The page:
(5/509) Open Source Software meets gene expression.

Use of the Open Source Software (OSS) development model has been crucial in a number of recent technological areas, including operating systems, applications and bioinformatics. The rationale for why OSS is often a better development model than proprietary development and some of the results of this model in the field of Gene Expression are reviewed. The paper concludes with a discussion of why funding agencies should endorse OSS and require funded software projects to be released Open Source.  (+info)

(6/509) Consumer-driven, patient-centered health care in the age of electronic information.

Americans are turning in increasing numbers to the Internet for information related to their health. Access to information that was previously difficult, if not impossible, for consumers to obtain has helped drive a shift in traditional roles for patients and physicians. Technology has made possible additional avenues for communication that can enhance new relationships. Ample opportunities exist for librarians to participate in a collaborative practice role, helping to serve the needs of both consumers and physicians as consumer-driven, patient-centered health care evolves to meet its full potential.  (+info)

(7/509) Personal health records: evaluation of functionality and utility.

OBJECTIVES: Web-based applications have been developed that allow patients to enter their own information into secure personal health records. These applications are being promoted as a means of providing patients and providers with universal access to updated medical information. The authors evaluated the functionality and utility of a selection of personal health records. DESIGN: A targeted search strategy was used to identify eleven Web sites promoting different personal health records. Specific criteria related to the entry and display of data elements were developed to evaluate the functionality of each PHR. Information abstracted from an actual case was used to create a series of representative PHRs. Output generated for review was evaluated to assess the accuracy and completeness of clinical information related to the diagnosis and treatment of specific disorders. RESULTS: The PHRs selected for review employed data entry methods that limited the range and content of patient-entered information related to medical history, medications, laboratory tests, diagnostic studies, and immunizations. Representative PHRs created with information abstracted from an actual case displayed varying amounts of information at basic and comprehensive levels of representation. CONCLUSIONS: Currently available PHRs demonstrate limited functionality. The data entry, validation, and information display methods they employ may limit their utility as representations of medical information.  (+info)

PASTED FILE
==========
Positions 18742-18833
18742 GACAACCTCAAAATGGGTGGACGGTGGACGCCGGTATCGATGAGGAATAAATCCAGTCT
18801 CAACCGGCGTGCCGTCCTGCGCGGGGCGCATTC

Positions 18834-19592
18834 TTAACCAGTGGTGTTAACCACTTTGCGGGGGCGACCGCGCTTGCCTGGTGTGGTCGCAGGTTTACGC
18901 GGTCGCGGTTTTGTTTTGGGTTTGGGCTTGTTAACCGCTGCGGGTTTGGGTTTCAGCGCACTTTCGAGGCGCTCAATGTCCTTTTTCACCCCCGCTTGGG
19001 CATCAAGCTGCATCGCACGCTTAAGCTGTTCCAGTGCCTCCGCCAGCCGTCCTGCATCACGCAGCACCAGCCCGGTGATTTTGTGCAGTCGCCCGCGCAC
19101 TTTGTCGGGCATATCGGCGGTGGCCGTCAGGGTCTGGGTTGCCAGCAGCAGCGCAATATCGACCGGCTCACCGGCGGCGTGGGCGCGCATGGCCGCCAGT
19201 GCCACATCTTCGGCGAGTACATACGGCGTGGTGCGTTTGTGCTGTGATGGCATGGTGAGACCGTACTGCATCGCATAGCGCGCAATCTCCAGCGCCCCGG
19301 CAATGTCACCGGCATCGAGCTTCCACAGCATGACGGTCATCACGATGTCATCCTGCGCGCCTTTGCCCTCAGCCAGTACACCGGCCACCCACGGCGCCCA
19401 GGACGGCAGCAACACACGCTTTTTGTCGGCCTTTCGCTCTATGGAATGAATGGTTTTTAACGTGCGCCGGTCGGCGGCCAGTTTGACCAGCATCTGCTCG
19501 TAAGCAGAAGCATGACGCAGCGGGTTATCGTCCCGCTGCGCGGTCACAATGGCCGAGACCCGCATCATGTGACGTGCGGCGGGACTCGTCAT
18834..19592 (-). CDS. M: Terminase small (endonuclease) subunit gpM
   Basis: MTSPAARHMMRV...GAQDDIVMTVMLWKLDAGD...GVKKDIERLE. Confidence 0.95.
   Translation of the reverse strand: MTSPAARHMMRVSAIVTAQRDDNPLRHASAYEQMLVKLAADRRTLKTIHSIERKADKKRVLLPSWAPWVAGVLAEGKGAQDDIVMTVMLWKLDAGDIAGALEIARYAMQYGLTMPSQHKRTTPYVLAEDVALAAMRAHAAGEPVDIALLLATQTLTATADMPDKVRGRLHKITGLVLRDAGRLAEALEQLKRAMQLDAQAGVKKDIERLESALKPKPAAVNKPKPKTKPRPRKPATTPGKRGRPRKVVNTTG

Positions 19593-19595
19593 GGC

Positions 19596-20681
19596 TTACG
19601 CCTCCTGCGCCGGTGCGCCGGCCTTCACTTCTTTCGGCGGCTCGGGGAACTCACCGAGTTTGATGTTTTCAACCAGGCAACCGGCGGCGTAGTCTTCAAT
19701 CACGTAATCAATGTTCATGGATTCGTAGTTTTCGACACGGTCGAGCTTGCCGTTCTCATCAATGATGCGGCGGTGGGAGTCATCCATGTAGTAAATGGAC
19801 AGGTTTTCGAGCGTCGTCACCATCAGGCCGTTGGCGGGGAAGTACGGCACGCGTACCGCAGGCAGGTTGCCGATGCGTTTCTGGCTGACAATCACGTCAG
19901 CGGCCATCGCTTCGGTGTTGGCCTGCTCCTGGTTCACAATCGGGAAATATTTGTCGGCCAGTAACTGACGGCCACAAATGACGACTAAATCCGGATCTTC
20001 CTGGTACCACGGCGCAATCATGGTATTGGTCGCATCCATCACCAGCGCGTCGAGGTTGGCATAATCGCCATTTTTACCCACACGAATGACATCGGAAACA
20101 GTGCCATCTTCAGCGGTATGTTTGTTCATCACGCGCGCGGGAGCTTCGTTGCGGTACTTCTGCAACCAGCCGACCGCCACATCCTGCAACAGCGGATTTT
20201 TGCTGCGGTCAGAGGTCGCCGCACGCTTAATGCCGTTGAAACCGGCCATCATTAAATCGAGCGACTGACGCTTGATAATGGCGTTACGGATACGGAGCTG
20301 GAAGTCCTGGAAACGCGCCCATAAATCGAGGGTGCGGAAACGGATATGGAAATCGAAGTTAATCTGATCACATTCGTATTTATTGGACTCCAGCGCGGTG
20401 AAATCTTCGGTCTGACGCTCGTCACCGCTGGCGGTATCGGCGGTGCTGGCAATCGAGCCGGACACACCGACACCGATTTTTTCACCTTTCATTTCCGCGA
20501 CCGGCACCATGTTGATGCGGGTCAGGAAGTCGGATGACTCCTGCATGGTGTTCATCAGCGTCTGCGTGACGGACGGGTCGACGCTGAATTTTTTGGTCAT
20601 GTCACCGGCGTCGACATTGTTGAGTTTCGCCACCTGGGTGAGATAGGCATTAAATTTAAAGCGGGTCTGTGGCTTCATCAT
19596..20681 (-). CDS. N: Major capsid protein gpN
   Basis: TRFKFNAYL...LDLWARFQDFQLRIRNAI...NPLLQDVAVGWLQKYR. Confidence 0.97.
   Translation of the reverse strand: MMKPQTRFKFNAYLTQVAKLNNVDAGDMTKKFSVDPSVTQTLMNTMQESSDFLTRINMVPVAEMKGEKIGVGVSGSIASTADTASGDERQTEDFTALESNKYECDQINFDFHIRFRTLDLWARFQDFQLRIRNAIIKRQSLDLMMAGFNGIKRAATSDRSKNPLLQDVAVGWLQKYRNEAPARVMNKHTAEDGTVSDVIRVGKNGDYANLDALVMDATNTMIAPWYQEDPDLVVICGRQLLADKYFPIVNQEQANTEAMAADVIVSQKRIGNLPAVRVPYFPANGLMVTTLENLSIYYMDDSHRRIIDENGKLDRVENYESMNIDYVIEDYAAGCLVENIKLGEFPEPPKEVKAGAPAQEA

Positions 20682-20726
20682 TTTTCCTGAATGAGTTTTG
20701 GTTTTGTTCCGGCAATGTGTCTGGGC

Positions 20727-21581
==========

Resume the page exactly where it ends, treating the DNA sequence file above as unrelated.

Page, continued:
(8/509) Giving patients access to their medical records via the internet: the PCASSO experience.

OBJECTIVE: The Patient-Centered Access to Secure Systems Online (PCASSO) project is designed to apply state-of-the-art-security to the communication of clinical information over the Internet. DESIGN: The authors report the legal and regulatory issues associated with deploying the system, and results of its use by providers and patients. Human subject protection concerns raised by the Institutional Review Board focused on three areas-unauthorized access to information by persons other than the patient; the effect of startling or poorly understood information; and the effect of patient access to records on the record-keeping behavior of providers. MEASUREMENTS: Objective and subjective measures of security and usability were obtained. RESULTS: During its initial deployment phase, the project enrolled 216 physicians and 41 patients; of these, 68 physicians and 26 patients used the system one or more times. The system performed as designed, with no unauthorized information access or intrusions detected. Providers rated the usability of the system low because of the complexity of the secure login and other security features and restrictions limiting their access to those patients with whom they had a professional relationship. In contrast, patients rated the usability and functionality of the system favorably. CONCLUSION: High-assurance systems that serve both patients and providers will need to address differing expectations regarding security and ease of use.  (+info)

  • refusing to disclose
  • In one of the earliest cases to deal with the right Jones J acknowledged its importance in these terms: The purpose of s 23 is to exclude the perpetuation of the old system of administration, a system in which it was possible for government to escape accountability by refusing to disclose information even if it had bearing upon the exercise or protection ofrights of the individual. (
  • PAIA
  • The Promotion of Access to Information Act (PAIA) was enacted in response to the constitutional mandate, and came into force in large part in March 2001. (
  • The motivation behind the conference is to provide a platform on which information officers (and their appointed delegates) and PAIA implementers can interact with experts on the matter, share challenges and experiences of implementation, and share best-practice tools. (
  • 1989
  • It was created in 1989 to internally track requests, and eventually allowed for access to previously filed requests, previously released documents, and then current requests. (
  • requester
  • Also, in many cases, the information provided by state bodies is shaped in the officials' favor, giving the impression that authorities are behaving in compliance with the law, while in fact depriving the requester the information they are seeking. (